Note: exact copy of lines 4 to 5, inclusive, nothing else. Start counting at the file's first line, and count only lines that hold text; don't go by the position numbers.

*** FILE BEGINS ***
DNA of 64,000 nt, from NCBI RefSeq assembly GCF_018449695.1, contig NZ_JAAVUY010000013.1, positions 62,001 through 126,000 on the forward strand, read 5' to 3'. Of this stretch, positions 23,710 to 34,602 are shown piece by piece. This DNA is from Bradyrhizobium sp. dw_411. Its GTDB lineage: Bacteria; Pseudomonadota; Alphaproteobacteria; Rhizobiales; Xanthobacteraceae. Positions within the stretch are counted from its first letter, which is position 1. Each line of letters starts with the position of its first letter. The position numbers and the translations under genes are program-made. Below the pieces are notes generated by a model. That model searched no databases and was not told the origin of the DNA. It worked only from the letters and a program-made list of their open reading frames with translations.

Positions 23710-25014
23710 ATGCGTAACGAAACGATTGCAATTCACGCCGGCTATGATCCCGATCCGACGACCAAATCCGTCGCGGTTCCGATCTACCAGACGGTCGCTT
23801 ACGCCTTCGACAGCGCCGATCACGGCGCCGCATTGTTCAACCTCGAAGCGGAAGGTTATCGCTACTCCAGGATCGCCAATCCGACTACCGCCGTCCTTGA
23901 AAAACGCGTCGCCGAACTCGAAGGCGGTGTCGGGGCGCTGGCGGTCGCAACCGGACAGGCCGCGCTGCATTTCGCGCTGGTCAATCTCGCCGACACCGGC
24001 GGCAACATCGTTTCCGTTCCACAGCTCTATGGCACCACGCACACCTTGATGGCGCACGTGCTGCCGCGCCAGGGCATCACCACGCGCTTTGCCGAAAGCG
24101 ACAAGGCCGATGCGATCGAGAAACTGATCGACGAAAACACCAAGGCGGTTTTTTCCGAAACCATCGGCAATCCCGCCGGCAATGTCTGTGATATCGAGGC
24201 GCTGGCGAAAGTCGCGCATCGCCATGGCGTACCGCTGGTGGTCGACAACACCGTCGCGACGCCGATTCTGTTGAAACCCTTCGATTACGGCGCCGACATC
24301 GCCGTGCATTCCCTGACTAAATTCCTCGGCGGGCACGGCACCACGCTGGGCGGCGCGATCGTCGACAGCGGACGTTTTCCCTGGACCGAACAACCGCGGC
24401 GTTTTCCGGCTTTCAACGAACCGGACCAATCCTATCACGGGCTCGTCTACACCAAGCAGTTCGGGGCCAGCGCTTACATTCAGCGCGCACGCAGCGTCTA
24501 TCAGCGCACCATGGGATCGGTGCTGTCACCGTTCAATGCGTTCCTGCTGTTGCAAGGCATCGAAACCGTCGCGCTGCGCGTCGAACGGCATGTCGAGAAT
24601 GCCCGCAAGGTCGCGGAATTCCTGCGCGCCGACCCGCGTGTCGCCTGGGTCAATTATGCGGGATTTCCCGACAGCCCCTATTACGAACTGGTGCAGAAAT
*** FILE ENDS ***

23801 ACGCCTTCGACAGCGCCGATCACGGCGCCGCATTGTTCAACCTCGAAGCGGAAGGTTATCGCTACTCCAGGATCGCCAATCCGACTACCGCCGTCCTTGA
23901 AAAACGCGTCGCCGAACTCGAAGGCGGTGTCGGGGCGCTGGCGGTCGCAACCGGACAGGCCGCGCTGCATTTCGCGCTGGTCAATCTCGCCGACACCGGC